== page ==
ReplyDelete
    Replies
    1. Thank you, Mary! I really wanted to add the spiritual in, but it would have become too lengthy, so I stuck with practical. Sometimes we need both. I so glad that I encouraged you. Thank God He IS with us every step!!!

      Delete
  3. This is so motivating! Makes me want to get out there tomorrow at 5:00 when I wake up and walk. Well, maybe not that early. I power walk in the afternoons after work, so I guess I'll stick with that time. Great post to get people going no matter where they are. Thanks for sharing at Tuesday Talk today.

    ReplyDelete
    Replies
    1. Ugh, and I thought I got up early. 5AM? Yes, it is dark. I really don't like going out in the dark-I feel like such a dork with my headlamp, but I'd rather not encounter a wild animal or a sleepy driver. Thanks for visiting, Michelle.

      Delete
  4. Such wonderful advice. This is a kick in the rear for me since I've been lazy about exercise, and coming up with every excuse under the sun. Thank you for the motivation!

    ReplyDelete
    Replies
    1. Well, now you've got a printout that can tell you all the ways you can say no to your excuses! My excuse this morning was, "My calves hurt. I must be running too much. Maybe I'll take today off." Yeah, that didn't work. I went anyway, and funny, my calves didn't hurt so much once I got moving. We'll tell ourselves anything to get out of hard work. Thanks for popping in.

      Delete
  5. Mary, you're giving me some good encouragement that I need to get back to low carb, low sugar eating! Thanks for these 5 tips. Thanks for sharing your testimony in such a transparent, winning way!

    ReplyDelete
    Replies
    1. You're welcome, Betsy! Thank you for stopping by. It really does make a difference, but the only way we really ever get that is by experiencing it. I pray you'll make the better choice when tempted!

      Delete
  6. Mary--so many great points here!! Almost makes me want to get out there and join a gym myself. Sorta-kinda. To begin with, I'll take your advice about one day at a time--nixing one cookie at a time. Wise women and a way with words--brilliant.
    Joy!
    Kathy

    ReplyDelete
    Replies
    1. Thank you m'dear. Sometimes, I can actually place myself (not literally, of course) at the scene of the crime after the deed is done, and because it's a repetitive crime, I can remember the feeling--unsatisfied, mostly. That is sometimes enough. Emphasis on sometimes. Thank you for your ongoing and constant support-I sound like a Verizon commercial or some stupid thing...

      Delete
  7. Yes! I love this post! Even though "resting" implies sitting still and not doing anything...it isn't true! We need both REST and DOING! Thanks for sharing. :)

    ReplyDelete
    Replies
    1. Yes! I love how we can write similar things about different things...if that makes any sense. Making a choice to move or making a choice to rest are both conscious decisions to basically not do what we want, but to follow what's best for us, physically, emotionally, and spiritually.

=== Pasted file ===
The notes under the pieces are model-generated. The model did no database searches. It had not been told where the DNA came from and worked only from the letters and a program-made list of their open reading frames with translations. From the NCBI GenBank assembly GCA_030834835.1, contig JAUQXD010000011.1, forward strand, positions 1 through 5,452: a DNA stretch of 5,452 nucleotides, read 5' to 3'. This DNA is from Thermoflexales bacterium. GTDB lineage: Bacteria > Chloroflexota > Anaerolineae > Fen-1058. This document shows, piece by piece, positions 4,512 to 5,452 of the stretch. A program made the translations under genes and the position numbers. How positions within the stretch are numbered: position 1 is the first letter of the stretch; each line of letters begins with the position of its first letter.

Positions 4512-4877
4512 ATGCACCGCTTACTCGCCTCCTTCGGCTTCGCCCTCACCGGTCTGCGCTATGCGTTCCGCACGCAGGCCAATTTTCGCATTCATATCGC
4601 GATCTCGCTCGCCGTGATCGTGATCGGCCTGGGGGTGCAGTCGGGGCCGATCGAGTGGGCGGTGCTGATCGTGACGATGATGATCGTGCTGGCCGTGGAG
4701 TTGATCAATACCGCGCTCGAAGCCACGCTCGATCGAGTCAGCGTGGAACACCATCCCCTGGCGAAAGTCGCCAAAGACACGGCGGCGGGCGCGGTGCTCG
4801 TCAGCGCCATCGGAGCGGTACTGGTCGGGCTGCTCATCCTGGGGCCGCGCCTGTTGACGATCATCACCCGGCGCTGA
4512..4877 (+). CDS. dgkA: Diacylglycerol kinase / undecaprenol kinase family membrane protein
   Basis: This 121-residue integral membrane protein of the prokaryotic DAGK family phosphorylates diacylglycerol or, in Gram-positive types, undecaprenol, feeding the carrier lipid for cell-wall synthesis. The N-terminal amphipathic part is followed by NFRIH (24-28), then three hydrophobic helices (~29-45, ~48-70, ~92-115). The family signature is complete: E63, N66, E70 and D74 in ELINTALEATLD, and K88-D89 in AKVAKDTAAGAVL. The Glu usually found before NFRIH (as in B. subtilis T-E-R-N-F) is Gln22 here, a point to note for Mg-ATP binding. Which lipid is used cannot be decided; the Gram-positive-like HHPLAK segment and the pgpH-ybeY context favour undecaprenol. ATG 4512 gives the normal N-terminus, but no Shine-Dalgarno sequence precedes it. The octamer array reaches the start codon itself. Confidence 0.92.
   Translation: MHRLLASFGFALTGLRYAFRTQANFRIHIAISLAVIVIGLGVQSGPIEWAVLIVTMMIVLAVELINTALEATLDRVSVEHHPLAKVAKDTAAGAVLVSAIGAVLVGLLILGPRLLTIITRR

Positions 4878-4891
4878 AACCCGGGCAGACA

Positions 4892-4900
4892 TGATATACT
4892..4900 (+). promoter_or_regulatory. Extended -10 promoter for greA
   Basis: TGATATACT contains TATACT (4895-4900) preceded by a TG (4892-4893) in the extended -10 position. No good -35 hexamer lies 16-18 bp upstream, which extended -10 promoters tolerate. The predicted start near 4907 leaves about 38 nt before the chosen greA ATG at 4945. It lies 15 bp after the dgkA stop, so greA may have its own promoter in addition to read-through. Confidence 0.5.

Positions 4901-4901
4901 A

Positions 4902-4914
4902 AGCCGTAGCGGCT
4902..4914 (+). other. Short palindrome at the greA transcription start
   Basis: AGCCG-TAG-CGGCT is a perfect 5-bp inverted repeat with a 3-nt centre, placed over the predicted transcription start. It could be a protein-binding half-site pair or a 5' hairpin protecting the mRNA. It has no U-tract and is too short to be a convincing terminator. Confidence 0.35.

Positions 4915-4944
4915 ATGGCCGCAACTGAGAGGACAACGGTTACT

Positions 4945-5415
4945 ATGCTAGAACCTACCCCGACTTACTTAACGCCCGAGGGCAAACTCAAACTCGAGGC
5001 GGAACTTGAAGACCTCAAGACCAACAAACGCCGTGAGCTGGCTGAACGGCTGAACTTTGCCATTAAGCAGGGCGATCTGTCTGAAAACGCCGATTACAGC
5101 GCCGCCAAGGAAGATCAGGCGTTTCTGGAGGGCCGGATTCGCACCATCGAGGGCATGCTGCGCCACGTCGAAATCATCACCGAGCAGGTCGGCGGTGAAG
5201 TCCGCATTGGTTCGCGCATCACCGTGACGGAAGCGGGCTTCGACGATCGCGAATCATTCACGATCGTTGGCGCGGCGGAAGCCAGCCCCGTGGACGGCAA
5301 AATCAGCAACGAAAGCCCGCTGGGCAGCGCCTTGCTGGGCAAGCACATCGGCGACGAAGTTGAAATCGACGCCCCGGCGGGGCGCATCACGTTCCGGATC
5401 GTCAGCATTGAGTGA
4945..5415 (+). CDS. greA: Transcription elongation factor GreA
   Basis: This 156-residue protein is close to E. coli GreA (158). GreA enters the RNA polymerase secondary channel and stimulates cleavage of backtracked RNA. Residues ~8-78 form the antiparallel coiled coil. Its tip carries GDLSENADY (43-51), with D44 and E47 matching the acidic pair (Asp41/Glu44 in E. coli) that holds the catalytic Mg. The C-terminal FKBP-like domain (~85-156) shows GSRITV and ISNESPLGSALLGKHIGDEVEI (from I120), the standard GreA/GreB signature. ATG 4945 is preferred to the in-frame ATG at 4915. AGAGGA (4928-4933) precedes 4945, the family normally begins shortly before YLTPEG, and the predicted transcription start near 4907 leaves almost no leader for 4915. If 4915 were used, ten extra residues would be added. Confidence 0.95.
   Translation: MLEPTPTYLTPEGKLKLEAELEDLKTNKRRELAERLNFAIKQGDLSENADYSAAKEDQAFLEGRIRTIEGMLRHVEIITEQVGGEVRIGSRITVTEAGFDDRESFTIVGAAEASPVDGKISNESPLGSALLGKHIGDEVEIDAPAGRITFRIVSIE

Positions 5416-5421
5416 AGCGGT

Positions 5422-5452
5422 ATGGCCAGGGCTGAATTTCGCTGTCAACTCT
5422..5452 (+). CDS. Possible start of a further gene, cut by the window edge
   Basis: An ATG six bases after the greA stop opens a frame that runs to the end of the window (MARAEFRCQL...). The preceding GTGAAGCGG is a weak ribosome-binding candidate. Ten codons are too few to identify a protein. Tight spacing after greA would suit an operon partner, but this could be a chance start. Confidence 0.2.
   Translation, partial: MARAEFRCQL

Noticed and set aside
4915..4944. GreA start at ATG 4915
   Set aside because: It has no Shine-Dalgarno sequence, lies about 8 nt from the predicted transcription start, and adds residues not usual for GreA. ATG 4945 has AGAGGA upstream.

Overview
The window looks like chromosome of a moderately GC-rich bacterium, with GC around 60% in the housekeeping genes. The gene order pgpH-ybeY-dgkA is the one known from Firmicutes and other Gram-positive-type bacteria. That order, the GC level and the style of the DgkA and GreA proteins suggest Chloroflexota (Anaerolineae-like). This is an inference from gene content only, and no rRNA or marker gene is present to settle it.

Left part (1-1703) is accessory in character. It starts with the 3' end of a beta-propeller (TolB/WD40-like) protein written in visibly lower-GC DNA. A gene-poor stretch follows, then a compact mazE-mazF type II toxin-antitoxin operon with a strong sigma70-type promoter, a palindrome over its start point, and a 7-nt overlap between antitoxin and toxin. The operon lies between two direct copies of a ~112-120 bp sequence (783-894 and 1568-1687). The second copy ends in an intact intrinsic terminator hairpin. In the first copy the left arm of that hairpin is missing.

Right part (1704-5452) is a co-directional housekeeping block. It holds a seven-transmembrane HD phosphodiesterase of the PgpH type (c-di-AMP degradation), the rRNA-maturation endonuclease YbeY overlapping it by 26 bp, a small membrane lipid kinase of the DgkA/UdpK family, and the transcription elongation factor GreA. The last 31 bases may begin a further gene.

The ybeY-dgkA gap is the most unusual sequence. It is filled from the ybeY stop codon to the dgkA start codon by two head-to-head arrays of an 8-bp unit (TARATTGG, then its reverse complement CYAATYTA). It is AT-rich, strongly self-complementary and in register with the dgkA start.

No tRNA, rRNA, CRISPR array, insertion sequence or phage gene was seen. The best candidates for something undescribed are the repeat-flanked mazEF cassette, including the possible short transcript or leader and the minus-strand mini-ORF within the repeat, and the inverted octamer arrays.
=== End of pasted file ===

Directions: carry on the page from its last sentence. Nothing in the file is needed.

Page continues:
Delete
  8. You're speaking encouragement, Mare. You're speaking encouragement. I've gained weight "outta nowhere" in the past 2-3 years. And at the same time? I've been battling the "I wants" and other fleshly lies. Glad I popped in here today via #countingmyblessings. I'm going to "chew" on your list for a bit. ;-)

    ReplyDelete
    Replies
    1. Kristi, I noticed when I turned 40 that I suddenly got "thick" around the middle. Where did that come from? Once menopause kicked in, forget it. I took on a frump-bod. Glad I could encourage you! I love the "tongue" in cheek pun...yes, pun intended.

      Delete
  9. I often ask my coaching clients, "How do you eat an elephant? One bite at a time" but somehow that doesn't seem right to say with your thoughts here today, Mary! If you catch my drift! ;-) Anyway, I totally agree with you on the perseverance and planning that is so key to a weight-loss or healthy life plan. I have had Rheumatoid Arthritis since 1993, so I feel like a regular exercise routine is absolutely essential for me to remain mobile. It truly lessens my flares and inflammation in so many ways. But I am a bit bummed that the same (or more sometimes) amount of exercise doesn't bring the same results now that I'm in those menopausal years. So even though it's not an excuse, it truly is hurdle I'm ever-so-persistently trying to jump over! Thanks for the inspiring and transparent post, my friend!

    ReplyDelete
    Replies
    1. I would think that having a debilitating disease, such as RA would give you a great excuse not to exercise--at least it would me---all the more reason, right? When I was thrown into full blown menopause after a hysterectomy almost 2 years ago, I almost gave up trying to get healthy again. With me, I stay stagnant and complain until I can't stand myself anymore, then I get up and go all gusto. Unfortunately, I don't seem to have an in between switch. Hubbles just stands by and watches my typical crash and burns. I have to make a conscious choice every day, every hour, sometimes every moment! thanks for your comments Beth.Hope the conference was great!

      Delete
  10. I've struggled with my weight for many years. Exercise is hard for me, because my body is in so much physical pain...ALL the time. I am hoping I can start eating better. I know if I lost some weight, moving would become easier.

    ReplyDelete
    Replies
    1. Barbie, I read your comment this am before my walk/run, and during it I thought of your predicament, and prayed for you. You're in a tricky place, and that can be discouraging, I'm sure. Maybe a small goal might bring you a big victory, like eliminating one unhealthy thing from your diet. If you read my reply to Beth, above, you'll see that I jump into things with both feet and don't come up for air. That's not always good, because I fizzle out just as often. So I think my family and friends are watching me to see how long "this phase" will last. They're probably surprised that my Jesus phase has been going on for over 20 years! (That's a testament to how real Jesus is!) I hope and pray you can figure it out, with God's help. Thanks for your honesty. Hugs, friend!

      Delete
  11. New Diet Taps into Pioneering Concept to Help Dieters Lose 15 Pounds in Only 21 Days!

    ReplyDelete